Modified adjusted gross income (MAGI) is your adjusted gross income with the addition of certain tax deductions.
What is modified adjusted gross income?
Your family’s modified adjusted gross income is what determines whether you qualify for certain tax savings and deductions. Your MAGI is determined by pre-calculating your adjusted gross income (AGI), which is your income after you have changed it to account for some tax deductions. Then, to find your MAGIs, you have to add some of those deductions back. That’s not a figure you’ll find on your tax return because you have to calculate your MAGI yourself. Depending on your MAGI, you may be eligible for some benefits, including Medicaid insurance, medical plan subsidies under the Healthcare Marketplace, and the ability to contribute to individual retirement accounts such as the Roth IRA.
Difference between MAGI and AGI
Adjusted gross income (AGI) and modified adjusted gross income (MAGI) are two digits that can have an impact on your finances. They may be similar in value to each other, but they are not the same thing.
The AGI is the number that appears on your tax return. This number affects your eligibility for certain tax credits and tax exemptions. For example, the AGI determines whether you are entitled (and for what amount you are entitled) to a child tax credit, earned income tax credit, dependent care tax credit, adoption tax credit, and more.
There are also some tax deductions that you are only entitled to if your income falls below a certain level. These deductions include certain itemized deductions, mortgage insurance contributions, charitable contributions, medical expenses, and qualified vehicle taxes.
Depending on your financial situation, your MAGI can be very similar or identical to your AGI – it depends on the case. Your MAGI is required to determine whether you are eligible for certain other deductions. Specifically, your MAGI determines whether you can deduct any contributions you have made to an Individual Retirement Account (IRA) and whether you can contribute to a Roth IRA.
What does MAGI need for?
MAGI and Roth IRA
If you were considering opening a Roth IRA, then you should pay special attention to your revised adjusted gross income (MAGI). A Roth IRA is an individual retirement account into which you deposit funds after tax, but then do not pay taxes when you withdraw funds. Only individuals whose MAGI falls under a certain threshold are eligible to contribute to the Roth IRA. At a certain level of MAGI, the amount you can contribute to your Roth IRA is reduced. There is also a level of income at which your eligibility is completely lost.
In 2023, if your income is less than $138,000 (or $218,000 for married couples), you can contribute the full $6,500. If your income is between $138,000 and $153,000 (or between $218,000 and $228,000 for married couples), you can deposit a reduced amount. Finally, if your MAGI exceeds $153,000 for single people and $228,000 for married couples, then you can’t contribute to the Roth IRA.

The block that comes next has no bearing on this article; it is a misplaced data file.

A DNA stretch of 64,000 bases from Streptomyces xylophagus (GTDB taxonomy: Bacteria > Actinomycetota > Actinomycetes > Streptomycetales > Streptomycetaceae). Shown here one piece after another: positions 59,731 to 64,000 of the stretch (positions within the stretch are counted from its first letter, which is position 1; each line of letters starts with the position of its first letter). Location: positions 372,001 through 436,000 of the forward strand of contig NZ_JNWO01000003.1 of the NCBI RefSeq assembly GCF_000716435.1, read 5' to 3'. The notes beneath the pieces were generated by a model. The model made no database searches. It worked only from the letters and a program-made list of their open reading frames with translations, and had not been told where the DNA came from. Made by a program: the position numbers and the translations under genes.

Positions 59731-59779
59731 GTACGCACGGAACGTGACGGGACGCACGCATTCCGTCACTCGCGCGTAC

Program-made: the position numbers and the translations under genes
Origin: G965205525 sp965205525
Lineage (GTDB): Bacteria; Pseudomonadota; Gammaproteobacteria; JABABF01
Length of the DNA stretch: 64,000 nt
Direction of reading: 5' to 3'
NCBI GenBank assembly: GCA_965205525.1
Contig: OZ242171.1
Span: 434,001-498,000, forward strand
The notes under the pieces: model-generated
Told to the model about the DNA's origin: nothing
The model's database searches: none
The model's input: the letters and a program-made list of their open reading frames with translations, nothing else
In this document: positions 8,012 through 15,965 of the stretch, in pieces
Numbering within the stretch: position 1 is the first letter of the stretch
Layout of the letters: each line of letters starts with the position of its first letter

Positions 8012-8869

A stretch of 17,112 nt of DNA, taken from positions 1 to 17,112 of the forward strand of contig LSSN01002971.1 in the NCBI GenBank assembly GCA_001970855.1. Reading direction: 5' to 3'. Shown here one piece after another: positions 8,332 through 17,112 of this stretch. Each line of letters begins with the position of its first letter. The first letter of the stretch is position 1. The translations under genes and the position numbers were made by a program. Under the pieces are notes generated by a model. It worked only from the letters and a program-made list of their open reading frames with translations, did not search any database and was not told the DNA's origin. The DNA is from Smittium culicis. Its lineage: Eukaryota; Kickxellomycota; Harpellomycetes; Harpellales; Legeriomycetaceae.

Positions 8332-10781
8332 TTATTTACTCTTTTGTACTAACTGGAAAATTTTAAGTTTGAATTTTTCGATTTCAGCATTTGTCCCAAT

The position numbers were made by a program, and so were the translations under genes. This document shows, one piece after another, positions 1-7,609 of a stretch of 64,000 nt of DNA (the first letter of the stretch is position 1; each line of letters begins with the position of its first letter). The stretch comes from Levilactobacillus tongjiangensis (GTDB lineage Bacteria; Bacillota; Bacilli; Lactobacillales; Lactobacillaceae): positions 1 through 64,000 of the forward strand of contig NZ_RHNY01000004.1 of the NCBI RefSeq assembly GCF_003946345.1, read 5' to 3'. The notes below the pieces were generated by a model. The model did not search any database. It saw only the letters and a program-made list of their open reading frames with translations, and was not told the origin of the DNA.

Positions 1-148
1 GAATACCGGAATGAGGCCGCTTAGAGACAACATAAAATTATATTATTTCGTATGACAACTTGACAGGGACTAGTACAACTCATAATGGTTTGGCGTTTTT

MAGI & Traditional IRAs
Your MAGI also plays a vital role if you’re contributing to a traditional IRA. A traditional IRA is one where you can deduct the dollars you contribute to your IRA, but then you pay taxes on the money you withdraw when you retire.
The amount you can contribute to a traditional IRA is the same as a Roth IRA – $6,500 or $7,500 for those aged 50 and over in 2023. But with a traditional IRA, you can contribute as much no matter how high your income is. In the case of a traditional IRA, your MAGI determines whether you can deduct your contributions for tax purposes. Those who are within a certain income range can only receive a partial deduction, while those who exceed a certain income will not be able to receive any deduction at all.
How to count MAGI?
1. Determine your gross income
When it comes to determining your adjusted gross income (MAGI), the first step is to determine your total income for the year. Your gross income is the sum of all the income you earned during the year. It can be wages, tips, business income, rental income, retirement income, child support and investment income (usually in the form of capital gains, dividends and interest).
2. Define your adjusted gross income (AGI)
Once you’ve calculated your total income for the year, it’s time to determine your adjusted gross income (AGI). Your adjusted gross income is your income after you deducted certain non-taxable expenses. Your AGI represents your taxable income before you have accounted for a standard deduction, itemized deductions and any tax relief or exemption you might be entitled to. All this reduces your taxable income.
Deductions you can deduct from your gross income to determine your AGI include:
- Contributions to the Health Savings Account (HSA)
- Health insurance costs (if you are self-employed)
- Contributions to Individual Retirement Account (IRA)
- Student loan interest
- Training and fees
- Teacher costs
Ultimately, the lower your AGI, the less income taxes you will end up paying. Therefore, it is in your interest to take advantage of as many tax deductions as possible to reduce your taxable income.
3. Calculate your modified adjusted gross income (MAGI)
Once you get your AGI, you can calculate your MAGIs. It won’t appear on your tax form like your AGI, but it shouldn’t be difficult to sort it out. Your MAGI may be very similar to your AGI (in some cases it may even be identical).
To determine your MAGI, you’ll need to add some things back to your AGI. They may refer to:
- Deductions you took for IRA contributions
- Deductions you took for student loan interest as well as tuition
- Self-employment taxes
- Passive income or loss
- Lease losses
- Losses from publicly traded partnerships
- Excluded foreign income